Their accounts remain in recovery mode despite the growth that's lasted since the initial economic shock from the pandemic, despite low unemployment rates across the country. In 2021, a year into the pandemic, only 13 states and territories met or surpassed the recommended minimum solvency standard. In 2022 and 2023, that number inched up to 16, before climbing to 19 last year.

    States have sought to find ways of rebuilding their trust funds. Fully half the states had allocated 12.1 percent of the funds from the American Rescue Plan Act (ARPA) to their unemployment trust funds as of December. That represents a total of $24 billion.

    “The primary reason these trust funds are heading in the right direction is that a lot of states used stimulus funds to essentially rebuild those trust fund balances,” says Brian Sikma, a senior fellow with the Foundation for Government Accountability, a conservative think tank.

    However, some states remain in the red. In California, there's now an imbalance in part because increasing wages has translated into higher average weekly benefits, even as the state continues to tax employers only on the first $7,000 earned by covered workers.
    ARPA Allocations By Category - Unemployment
    A chart showing that 25 states allocated 12.1 percent of ARPA funds (just over $24 billion) to their unemployment trust funds as of March 2024.

    Concerns About a Downturn

    Provided unemployment stays low, most states will be able to weather short-term economic downturns, given their current balances. It's concerns about what comes next — what happens during the inevitable next recession, whenever it arrives — that makes some policymakers nervous.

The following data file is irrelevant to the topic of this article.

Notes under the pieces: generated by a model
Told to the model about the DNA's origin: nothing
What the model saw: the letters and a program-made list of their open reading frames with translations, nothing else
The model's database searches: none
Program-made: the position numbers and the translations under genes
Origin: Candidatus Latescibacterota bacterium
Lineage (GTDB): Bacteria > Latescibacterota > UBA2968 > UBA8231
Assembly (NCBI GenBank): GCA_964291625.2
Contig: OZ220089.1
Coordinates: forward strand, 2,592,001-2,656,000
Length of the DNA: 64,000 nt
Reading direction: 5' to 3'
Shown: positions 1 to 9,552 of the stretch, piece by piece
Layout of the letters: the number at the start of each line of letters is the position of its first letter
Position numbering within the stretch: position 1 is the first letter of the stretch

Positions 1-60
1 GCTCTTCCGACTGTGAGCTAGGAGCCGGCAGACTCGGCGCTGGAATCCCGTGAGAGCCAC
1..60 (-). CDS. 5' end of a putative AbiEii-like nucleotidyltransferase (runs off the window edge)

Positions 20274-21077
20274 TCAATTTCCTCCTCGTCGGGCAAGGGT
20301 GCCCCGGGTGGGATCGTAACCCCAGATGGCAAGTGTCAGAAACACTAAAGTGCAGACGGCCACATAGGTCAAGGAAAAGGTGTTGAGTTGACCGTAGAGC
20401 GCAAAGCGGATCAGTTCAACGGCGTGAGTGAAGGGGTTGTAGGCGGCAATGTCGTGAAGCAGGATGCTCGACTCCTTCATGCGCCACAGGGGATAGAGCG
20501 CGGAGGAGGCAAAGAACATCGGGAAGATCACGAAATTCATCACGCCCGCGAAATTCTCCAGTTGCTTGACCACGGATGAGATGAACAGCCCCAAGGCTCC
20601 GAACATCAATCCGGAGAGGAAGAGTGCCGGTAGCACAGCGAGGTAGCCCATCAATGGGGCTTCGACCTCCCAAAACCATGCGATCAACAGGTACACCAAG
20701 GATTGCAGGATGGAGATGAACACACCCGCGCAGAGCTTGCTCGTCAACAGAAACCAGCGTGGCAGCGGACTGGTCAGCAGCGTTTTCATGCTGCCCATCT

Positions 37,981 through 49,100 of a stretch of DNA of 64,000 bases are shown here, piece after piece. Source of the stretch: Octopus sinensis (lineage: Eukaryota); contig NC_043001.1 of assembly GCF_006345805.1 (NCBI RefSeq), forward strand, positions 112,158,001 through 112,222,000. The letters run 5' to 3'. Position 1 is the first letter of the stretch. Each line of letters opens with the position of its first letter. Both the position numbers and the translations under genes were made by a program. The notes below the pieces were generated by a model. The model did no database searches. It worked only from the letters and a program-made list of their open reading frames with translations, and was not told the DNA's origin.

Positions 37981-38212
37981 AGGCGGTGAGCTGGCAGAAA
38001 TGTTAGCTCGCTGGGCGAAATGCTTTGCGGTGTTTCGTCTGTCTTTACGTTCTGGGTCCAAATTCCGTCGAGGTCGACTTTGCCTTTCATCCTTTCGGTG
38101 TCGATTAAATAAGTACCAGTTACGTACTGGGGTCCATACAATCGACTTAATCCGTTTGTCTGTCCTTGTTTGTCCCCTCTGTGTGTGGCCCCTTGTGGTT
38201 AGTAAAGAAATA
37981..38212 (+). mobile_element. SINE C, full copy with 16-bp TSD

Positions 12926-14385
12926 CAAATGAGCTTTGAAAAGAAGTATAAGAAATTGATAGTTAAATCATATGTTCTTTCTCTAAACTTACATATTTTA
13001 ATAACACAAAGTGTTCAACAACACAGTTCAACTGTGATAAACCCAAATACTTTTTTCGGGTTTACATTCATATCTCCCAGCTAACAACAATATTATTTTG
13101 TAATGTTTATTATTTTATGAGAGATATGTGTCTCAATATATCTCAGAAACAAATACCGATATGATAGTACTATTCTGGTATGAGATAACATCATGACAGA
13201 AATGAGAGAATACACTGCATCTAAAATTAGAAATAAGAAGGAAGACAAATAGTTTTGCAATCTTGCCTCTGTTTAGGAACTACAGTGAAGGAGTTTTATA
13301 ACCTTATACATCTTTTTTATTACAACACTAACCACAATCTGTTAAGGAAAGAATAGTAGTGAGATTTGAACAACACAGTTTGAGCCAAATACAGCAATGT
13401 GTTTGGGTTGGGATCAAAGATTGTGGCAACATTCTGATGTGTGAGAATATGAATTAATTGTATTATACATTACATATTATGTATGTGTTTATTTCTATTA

One option that Sikma and other researchers recommend is indexing — providing shorter benefit periods when unemployment is low and longer periods when unemployment is high. Indexing is already used in some form by 11 states. Indexing amplifies the effects of trust funds in general, offering states a bigger cushion with which to ride out bad economic conditions.

    Indexing has its critics. While it can be helpful for states, it can present problems for people who lose their jobs when unemployment is low. While overall unemployment may be low, some communities within a state, whether it's racial or ethnic minority populations, residents of areas impacted by disaster, or people who work in layoff-prone sectors such as tech or journalism — may be unemployed for lengthy periods of time but have their benefits cut off due to indexing.

    “Indexing certainly has a disproportionate impact on workers of color in our state, because Black workers in Georgia have an unemployment rate above 4.5 percent,” which is well above the statewide average, says Ray Khalfani, a policy analyst at the progressive Georgia Budget and Policy Institute.

    One other approach states can take is updating their overall systems. Streamlining processes can be helpful to applicants while potentially opening up resources for flagging fraud, which cost states upward of $100 billion during the pandemic.

    A period of relative calm, like the present, offers policymakers a moment in which to be thinking about improvements, whether it's refreshing trust funds or making administrative changes. “Now is a great time for state policymakers to look at tailoring these tools to make sure they’re set up for the next crisis," says Sikma, the Foundation for Government Accountability fellow.
    Zina Hutton is a staff writer for Governing. She has been a freelance culture writer, researcher and copywriter since 2015. In 2021, she started writing for Teen Vogue. Now, at Governing, Zina focuses on state and local finance, workforce, education and management and administration news.